Achilles Tendinopathy - Is It Your Achilles Heel

 The Achilles tendon is the thick band of tissue that joins the lower part of the calf (the muscles at the back of the lower leg) to the heel. These muscles play an essential role in pushing off the ground when walking and running but also in absorbing forces as you land. Sudden increases in the amount of exercise you are doing, especially where there are larger forces involved, for example, running further, running uphill, playing more tennis etc, can often result in the break down of the Achilles tendon. This results in Achilles Tendinopathy.

Treatment involves reducing your activity to the point where the tendon is no longer irritated. This does not mean to stop exercising. In fact rest has been shown to be of little benefit to the overall healing of tendon injuries. It may be you have to stop tennis or running, but you can still cycle or swim. There is a very specific strengthening protocol.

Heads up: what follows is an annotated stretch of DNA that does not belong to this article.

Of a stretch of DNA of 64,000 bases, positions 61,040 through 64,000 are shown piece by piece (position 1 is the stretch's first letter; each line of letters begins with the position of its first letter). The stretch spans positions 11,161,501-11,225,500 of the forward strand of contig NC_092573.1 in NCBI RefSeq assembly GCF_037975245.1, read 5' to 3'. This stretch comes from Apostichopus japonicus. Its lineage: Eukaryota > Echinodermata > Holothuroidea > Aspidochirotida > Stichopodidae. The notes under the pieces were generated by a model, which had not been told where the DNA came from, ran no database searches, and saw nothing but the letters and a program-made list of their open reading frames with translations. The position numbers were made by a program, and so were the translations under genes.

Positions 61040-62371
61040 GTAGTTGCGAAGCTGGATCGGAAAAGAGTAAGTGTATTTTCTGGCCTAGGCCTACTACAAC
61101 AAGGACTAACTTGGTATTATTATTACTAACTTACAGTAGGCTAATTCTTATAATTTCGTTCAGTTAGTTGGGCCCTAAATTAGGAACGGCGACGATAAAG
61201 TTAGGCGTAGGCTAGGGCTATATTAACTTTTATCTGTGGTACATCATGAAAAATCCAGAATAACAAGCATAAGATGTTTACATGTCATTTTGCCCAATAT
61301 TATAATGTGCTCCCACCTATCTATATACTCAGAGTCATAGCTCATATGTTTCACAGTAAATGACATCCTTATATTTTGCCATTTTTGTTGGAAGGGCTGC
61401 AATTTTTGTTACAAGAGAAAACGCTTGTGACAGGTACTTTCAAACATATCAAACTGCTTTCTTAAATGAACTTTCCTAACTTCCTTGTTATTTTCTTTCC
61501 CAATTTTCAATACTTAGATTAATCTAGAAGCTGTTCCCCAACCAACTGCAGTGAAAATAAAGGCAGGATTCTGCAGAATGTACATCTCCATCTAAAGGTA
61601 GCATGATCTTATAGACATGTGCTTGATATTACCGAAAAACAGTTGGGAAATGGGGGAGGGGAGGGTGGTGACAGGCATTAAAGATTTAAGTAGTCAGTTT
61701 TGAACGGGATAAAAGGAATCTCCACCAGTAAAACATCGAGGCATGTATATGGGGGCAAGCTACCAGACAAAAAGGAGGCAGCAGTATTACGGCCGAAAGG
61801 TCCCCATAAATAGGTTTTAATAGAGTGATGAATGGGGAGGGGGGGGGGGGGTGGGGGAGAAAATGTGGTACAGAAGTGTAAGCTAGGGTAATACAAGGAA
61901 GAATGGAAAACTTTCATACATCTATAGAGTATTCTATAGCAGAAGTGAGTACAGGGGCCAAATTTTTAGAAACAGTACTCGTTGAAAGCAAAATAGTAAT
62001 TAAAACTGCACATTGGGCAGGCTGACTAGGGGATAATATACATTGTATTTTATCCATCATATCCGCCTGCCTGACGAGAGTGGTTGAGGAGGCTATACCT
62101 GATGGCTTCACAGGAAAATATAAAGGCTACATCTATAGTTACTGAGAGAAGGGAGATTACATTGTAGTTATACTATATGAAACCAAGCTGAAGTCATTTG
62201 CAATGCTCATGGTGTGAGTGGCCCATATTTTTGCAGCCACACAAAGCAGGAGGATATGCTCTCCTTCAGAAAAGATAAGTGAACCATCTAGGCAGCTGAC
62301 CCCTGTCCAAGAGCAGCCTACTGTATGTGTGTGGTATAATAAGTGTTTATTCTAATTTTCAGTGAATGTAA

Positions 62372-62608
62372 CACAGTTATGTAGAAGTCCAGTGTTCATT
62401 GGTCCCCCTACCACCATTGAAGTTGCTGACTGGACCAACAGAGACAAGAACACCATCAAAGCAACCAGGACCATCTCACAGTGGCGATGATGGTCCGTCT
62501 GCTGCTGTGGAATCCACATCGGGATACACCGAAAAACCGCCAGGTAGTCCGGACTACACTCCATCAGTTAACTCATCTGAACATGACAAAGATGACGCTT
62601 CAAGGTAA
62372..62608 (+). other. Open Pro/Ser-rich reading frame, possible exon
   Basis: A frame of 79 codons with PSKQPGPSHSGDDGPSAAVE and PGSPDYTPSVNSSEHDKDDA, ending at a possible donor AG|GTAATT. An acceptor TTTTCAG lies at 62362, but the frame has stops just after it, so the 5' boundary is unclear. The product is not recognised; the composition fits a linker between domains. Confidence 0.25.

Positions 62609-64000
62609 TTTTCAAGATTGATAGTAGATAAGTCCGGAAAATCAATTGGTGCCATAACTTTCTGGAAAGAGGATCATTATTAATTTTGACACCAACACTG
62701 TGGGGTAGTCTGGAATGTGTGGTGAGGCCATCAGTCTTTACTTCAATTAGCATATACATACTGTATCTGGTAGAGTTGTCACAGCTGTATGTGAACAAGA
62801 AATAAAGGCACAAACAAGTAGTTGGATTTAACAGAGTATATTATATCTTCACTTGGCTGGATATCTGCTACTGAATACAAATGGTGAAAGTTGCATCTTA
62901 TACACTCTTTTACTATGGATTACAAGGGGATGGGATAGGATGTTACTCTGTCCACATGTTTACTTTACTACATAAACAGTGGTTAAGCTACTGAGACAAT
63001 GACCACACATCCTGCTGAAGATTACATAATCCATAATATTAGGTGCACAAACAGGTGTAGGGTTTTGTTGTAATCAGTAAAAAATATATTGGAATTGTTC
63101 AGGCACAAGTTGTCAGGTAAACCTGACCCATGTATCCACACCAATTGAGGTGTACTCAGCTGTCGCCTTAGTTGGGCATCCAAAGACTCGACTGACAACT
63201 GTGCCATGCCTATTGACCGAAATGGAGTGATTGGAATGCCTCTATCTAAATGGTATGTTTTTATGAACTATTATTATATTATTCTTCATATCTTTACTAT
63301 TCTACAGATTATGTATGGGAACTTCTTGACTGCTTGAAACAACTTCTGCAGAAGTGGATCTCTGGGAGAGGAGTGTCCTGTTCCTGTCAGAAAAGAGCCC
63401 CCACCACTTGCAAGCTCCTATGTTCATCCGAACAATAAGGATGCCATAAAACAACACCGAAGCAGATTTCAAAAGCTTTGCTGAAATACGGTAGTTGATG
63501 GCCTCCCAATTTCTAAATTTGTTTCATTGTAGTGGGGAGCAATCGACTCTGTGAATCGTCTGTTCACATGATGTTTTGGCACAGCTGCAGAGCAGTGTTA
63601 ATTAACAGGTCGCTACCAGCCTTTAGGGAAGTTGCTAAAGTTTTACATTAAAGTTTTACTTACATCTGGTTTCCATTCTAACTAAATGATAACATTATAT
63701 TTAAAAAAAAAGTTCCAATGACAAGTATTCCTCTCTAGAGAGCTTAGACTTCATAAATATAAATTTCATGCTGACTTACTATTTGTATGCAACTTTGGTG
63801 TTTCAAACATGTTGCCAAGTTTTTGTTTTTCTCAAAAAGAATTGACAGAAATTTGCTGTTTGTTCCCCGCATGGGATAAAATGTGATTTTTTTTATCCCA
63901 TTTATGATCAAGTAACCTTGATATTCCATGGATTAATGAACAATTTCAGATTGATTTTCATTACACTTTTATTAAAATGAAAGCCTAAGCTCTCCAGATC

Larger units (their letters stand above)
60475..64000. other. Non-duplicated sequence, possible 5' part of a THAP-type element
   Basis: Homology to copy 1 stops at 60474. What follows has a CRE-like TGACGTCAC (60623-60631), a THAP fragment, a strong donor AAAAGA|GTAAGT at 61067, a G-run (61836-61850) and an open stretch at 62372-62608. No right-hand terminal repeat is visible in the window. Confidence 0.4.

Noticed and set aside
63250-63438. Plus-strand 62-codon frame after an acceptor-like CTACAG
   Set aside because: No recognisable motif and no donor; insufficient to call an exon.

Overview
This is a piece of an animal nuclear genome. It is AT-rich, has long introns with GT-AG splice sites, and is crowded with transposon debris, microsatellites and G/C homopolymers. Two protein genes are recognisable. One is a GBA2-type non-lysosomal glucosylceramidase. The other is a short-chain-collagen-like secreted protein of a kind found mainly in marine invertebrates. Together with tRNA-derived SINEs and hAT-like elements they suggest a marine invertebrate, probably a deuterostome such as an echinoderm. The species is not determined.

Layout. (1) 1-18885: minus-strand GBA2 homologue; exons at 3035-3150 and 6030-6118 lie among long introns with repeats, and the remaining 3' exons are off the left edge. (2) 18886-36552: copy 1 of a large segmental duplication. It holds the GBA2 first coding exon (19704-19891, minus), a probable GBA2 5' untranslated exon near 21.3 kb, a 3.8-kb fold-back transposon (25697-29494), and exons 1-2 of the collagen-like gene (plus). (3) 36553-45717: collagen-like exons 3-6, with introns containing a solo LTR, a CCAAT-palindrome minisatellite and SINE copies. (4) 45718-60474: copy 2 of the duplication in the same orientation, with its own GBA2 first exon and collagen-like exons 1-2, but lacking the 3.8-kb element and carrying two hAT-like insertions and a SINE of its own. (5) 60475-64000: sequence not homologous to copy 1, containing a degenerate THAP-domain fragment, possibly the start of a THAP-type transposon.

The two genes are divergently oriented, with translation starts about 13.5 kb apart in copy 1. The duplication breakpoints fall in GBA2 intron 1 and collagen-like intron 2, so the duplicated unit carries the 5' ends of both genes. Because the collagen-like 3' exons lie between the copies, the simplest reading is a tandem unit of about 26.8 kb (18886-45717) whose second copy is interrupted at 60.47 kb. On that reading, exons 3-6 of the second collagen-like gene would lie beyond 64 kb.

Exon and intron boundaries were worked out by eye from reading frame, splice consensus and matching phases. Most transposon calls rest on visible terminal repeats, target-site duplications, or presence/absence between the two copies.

which was devised in the 1990’s by a surgeon called Alfredson. He found that careful raises up onto your toes on both legs and then lowering your heel back to the ground on the sore leg, repeated correctly, resulted in resolution of the symptoms over several months. This can be incorporated with stretching and release of the calf complex, for example using massage or dry needling.

Another small but important things to consider is when standing, stand with your weight 2/3 on your heels. If you are on your toes your achilles tendon is under constant strain. Sit with your feet flat on the floor-this will keep the Achilles from knotting up each time you sit. Recovering from a tendinopathy is a slow process. It takes time and careful exercise progression. If this injury is already plaguing you or if you just want to find out more please feel free to contact the team at Physiologix on (07) 3511 1112 or email us.